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Image 6: Father facilitating learning session with preschool children

 

As CCM comes to effect, children are placed in the center instead of the teacher, and built upon the child’s development and abilities at different ages. Children are encouraged to participate fully in class activities and promote self-learning through a variety of teaching methods such as small group discussion, games, brainstorming, quizzes, painting, role play. and video. Teachers also use variety of teaching techniques to manage activities with children such as question and answer technique, table cloth technique to transform individual work into group work, Know – Want to Know – Learning (KWL)  technique. Depending on the story content and development and abilities of children in different classes, teachers will apply CCM methods and techniques in flexible ways to facilitate classes with their children. Parents also play a significant roles in contributing to CCM by providing their interpretation services for children and teachers to ensure better understanding of lessons and improved group interaction between teachers and children.

 

The project is designed to address two issues: access to bilingual education for ethnic Mong children and improve quality of teaching methods. Overall, formal education opportunities for children in mountainous, remote and isolated areas where ethnic minorities are predominantly located are still limited (UNESCO, 2011). Children from minority groups do not have, or have very limited access to education in their mother tongues. These language barriers coupled with poor quality of teaching and family economic difficulties often mean that ethnic minority children are excluded active learning, which contributes to their poor school performance, school dropout and limited opportunities throughout their lives (UNICEF, 2012). Just 68% of ethnic minority children complete primary school compared to 91% of the ethnic majority Kinh children (ibid)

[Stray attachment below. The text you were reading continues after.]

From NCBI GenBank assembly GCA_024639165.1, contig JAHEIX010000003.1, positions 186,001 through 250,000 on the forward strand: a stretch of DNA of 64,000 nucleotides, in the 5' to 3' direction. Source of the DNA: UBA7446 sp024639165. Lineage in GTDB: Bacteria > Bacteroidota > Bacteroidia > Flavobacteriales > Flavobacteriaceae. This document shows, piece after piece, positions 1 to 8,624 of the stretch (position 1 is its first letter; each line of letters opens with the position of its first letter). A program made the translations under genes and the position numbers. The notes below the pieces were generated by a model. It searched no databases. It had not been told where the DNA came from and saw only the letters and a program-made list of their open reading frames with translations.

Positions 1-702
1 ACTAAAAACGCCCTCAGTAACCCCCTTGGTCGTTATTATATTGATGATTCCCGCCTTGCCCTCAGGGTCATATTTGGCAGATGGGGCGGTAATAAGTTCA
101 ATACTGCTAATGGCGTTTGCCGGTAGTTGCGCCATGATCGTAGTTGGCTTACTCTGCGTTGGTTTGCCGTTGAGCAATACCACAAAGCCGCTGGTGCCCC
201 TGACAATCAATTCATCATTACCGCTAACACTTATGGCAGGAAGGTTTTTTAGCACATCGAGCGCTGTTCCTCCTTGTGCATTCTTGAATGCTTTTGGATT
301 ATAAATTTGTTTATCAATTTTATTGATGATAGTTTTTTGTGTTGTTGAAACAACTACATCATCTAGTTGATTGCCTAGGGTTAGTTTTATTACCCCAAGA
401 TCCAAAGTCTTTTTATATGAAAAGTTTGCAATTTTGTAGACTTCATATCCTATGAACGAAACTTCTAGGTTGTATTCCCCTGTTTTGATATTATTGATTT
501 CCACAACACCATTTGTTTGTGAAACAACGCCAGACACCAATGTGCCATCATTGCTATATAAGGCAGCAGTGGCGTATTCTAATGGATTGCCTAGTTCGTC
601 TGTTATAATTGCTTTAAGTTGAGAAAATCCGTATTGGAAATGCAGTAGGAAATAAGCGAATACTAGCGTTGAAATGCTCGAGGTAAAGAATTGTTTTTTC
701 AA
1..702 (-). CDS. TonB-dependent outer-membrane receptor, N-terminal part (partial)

Teachers in the target area currently lack the skills to provide inclusive and relevant education to all children, regardless of their ethnicity or profile. Furthermore, the survey found that while teachers are fairly sensitive to the needs of the targeted children, the teachers had either received inadequate training on CCM or face difficulties in applying these skills in teaching due to poor access to experts for consultation and on the job coaching. Teacher training in this area is either absent or insufficient.

 

Before the project was implemented, only 30% of teachers were aware of the basic knowledge about CCM, and less than 10% could apply positive teaching methods and techniques. After project intervention, 100% of the teachers have gained basic and advanced CCM methods and techniques, and 80% of teachers have applied in their lectures. 100% of students were satisfied with the quality of the lessons and the assessment after lessons showed that 100% of the students fully understood the content of the lessons, which promised better school performance of students.